Forum: Device Drivers Re: Hardware Interface I/O Access (Terry Moore) Keywords: I/O Date: Mon. Johnson <johnsonm@redhat. so don't define MODULE. An executable program is what you want.You are somewhat confused.it/LDP/khg/HyperNews/get/devices/devices/10/1.com> You've got two things mixed up--user level drivers and kernel loadable modules.10. not a module..iol.html [08/03/2001 10. 14 Oct 1996 22:16:16 GMT From: Michael K. http://ldp.. The HyperNews Linux KHG Discussion Pages You are somewhat confused..44] .. Just compile your executable with -O and the undefined references should go away.

e-mail : avenco@online.html [08/03/2001 10.Is Anybody know something about SIS 496 IDE chipset? The HyperNews Linux KHG Discussion Pages Is Anybody know something about SIS 496 IDE chipset? Forum: Device Drivers Date: Fri. Is anybody know about it? I need technical informationd about the chipset for writig driver.iol.it/LDP/khg/HyperNews/get/devices/devices/9. Linux 2.10.21 doesn't support it.0.45] .ru> I use SIS 496 (E)IDE controler chipset. 27 Sep 1996 13:13:21 GMT From: Alexander <avenco@online.ru alex Messages http://ldp.

Brynn Messages Your choice. I have been devouring all information (and donuts) I can get my hands on. by Michael K.html [08/03/2001 10.com> I am writing an application that provides new images to the screen every vertical refresh. but I need lots of images).it/LDP/khg/HyperNews/get/devices/devices/7. What I am really confused about is this: Should I have a device that my animation program opens and then uses ioctls to talk to.45] .Vertical Retrace Interrupt . and to install a new colormap so the next image is cleanly flipped in... (I don't need many colors.I need to use it The HyperNews Linux KHG Discussion Pages Vertical Retrace Interrupt . I need to write a device driver to hook the vertical retrace interrupt (whatever interrupt your graphics card generates). 04 Sep 1996 06:39:27 GMT From: Brynn Rogers <brynn@wwa. http://ldp. and which screen or GC or whatever it needs. Just have the driver wake my process and signal it. or Something much better that somebody will clue me in on. The driver only needs to know a few things.I need to use it Forum: Device Drivers Date: Wed. and still am a little bit clueless as to how I should go about this. like which image planes are ready and the ID's? of the colormaps to use for which planes.iol.10. Johnson 1. (Think of it as an animation) As I understand it.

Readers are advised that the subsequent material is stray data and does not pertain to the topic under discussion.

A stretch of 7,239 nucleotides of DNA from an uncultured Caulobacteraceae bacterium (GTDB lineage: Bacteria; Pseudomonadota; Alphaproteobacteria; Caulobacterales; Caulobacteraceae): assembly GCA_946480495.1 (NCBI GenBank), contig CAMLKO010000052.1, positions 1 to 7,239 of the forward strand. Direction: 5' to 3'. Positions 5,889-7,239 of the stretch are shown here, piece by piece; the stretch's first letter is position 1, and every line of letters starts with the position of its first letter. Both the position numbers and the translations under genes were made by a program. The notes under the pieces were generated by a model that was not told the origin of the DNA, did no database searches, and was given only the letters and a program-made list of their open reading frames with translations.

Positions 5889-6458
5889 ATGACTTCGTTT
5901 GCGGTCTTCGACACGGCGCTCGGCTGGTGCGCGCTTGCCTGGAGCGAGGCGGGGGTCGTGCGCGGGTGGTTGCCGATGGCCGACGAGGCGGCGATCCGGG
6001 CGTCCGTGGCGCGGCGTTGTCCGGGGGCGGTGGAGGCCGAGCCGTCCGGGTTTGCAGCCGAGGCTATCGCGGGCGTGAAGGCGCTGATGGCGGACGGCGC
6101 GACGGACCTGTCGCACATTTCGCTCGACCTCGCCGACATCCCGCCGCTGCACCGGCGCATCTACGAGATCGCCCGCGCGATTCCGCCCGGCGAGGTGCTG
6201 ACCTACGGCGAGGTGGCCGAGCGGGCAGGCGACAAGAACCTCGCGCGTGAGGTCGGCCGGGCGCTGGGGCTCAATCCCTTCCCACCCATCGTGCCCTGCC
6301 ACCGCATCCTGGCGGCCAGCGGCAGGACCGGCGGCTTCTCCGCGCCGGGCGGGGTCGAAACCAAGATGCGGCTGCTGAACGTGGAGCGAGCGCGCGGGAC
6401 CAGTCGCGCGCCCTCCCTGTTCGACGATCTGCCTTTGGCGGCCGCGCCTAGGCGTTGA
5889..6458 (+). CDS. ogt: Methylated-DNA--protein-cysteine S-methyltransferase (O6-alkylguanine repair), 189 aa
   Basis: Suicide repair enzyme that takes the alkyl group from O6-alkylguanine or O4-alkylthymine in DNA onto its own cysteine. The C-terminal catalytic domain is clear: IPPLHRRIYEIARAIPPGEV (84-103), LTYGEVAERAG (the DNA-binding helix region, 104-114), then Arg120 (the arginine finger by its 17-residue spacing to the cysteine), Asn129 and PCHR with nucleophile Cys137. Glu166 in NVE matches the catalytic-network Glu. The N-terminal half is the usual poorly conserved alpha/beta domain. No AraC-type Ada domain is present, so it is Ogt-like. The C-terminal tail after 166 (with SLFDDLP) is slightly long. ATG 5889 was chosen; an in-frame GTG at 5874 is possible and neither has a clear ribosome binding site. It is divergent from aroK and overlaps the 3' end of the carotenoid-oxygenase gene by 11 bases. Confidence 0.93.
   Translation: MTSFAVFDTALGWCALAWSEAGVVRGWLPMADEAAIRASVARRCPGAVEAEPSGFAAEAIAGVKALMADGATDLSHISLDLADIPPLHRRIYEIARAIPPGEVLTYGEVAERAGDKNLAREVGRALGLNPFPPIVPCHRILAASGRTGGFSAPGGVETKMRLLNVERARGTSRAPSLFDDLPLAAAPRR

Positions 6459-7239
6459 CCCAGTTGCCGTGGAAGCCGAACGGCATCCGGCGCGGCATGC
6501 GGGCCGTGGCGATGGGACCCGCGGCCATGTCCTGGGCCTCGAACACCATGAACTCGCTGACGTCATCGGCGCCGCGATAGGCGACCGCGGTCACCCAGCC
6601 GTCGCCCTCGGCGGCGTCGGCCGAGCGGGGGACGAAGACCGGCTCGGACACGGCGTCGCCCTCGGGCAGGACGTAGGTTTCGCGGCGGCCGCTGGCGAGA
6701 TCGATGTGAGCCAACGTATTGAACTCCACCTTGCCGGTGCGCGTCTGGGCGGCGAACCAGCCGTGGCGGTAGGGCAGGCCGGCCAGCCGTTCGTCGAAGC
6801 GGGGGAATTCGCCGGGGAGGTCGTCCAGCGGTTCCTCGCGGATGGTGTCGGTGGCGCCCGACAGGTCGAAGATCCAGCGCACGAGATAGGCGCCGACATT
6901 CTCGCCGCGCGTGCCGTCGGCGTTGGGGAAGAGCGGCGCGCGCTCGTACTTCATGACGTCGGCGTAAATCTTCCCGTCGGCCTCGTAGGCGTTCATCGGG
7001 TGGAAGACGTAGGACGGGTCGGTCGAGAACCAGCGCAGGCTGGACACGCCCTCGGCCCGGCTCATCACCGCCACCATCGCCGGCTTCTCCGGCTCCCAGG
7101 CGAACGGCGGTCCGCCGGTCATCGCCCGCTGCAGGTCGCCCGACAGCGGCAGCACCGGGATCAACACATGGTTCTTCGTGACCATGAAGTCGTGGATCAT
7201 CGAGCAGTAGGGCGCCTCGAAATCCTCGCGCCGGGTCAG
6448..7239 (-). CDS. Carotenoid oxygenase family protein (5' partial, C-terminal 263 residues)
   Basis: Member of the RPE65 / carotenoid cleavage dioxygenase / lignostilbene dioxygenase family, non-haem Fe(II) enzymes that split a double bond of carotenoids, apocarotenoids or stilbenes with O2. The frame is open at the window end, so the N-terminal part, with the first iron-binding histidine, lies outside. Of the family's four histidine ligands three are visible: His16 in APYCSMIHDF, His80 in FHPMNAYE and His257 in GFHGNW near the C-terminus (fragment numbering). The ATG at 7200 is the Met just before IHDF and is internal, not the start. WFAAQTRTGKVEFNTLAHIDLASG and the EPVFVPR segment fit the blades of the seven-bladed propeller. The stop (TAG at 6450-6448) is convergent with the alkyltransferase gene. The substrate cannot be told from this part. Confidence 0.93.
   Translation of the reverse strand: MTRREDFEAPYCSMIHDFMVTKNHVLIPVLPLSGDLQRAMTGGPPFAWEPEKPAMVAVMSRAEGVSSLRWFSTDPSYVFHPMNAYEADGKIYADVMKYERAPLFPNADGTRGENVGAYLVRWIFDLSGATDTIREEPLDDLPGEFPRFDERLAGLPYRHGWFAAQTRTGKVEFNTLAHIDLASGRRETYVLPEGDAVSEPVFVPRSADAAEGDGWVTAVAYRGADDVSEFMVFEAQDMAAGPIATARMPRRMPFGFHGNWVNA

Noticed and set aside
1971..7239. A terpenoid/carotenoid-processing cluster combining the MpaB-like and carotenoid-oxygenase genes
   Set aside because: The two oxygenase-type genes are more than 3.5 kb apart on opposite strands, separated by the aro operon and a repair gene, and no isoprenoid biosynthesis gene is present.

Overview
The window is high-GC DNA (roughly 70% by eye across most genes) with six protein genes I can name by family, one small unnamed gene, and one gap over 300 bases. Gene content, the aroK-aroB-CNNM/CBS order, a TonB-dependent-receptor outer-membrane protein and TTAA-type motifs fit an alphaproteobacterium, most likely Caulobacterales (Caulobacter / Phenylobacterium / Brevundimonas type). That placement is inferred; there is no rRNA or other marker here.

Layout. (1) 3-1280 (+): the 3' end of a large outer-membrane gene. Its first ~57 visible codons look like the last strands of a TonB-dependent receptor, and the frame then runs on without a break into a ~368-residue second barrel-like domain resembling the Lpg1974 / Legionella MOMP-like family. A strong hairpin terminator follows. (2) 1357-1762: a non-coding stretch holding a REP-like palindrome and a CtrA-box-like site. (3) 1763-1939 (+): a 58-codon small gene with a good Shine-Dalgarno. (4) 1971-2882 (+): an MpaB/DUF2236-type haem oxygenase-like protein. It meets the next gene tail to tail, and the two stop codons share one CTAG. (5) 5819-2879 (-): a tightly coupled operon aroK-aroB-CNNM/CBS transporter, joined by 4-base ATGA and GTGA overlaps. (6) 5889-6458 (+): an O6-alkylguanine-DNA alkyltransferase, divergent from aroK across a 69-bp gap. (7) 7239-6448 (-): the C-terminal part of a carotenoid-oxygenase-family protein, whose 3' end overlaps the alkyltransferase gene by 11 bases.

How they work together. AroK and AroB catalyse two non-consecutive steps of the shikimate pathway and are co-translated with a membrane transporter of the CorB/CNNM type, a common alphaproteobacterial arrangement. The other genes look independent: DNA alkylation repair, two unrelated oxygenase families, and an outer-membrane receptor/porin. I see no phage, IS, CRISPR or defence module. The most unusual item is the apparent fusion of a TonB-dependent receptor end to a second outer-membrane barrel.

If you can. http://ldp. if you can use the write() method to take data from the application and the read() method to give data back to the application (remember that those names are user-space-centric). 29 Sep 1996 20:44:18 GMT From: Michael K. Forum: Device Drivers Re: Vertical Retrace Interrupt .Your choice.com> What I am really confused about is this: Should I have a device that my animation program opens and then uses ioctls to talk to. I would recommend that you do it that way.. The HyperNews Linux KHG Discussion Pages Your choice.html [08/03/2001 10. You are quite right that you need a device driver. I recommend avoiding using ioctls.10.45] .. Just have the driver wake my process and signal it..it/LDP/khg/HyperNews/get/devices/devices/7/1.iol. Johnson <johnsonm@redhat.I need to use it (Brynn Rogers) Date: Sun. It doesn't sound to me like a case in which ioctl()'s would be the cleanest solution.. or Something much better that somebody will clue me in on.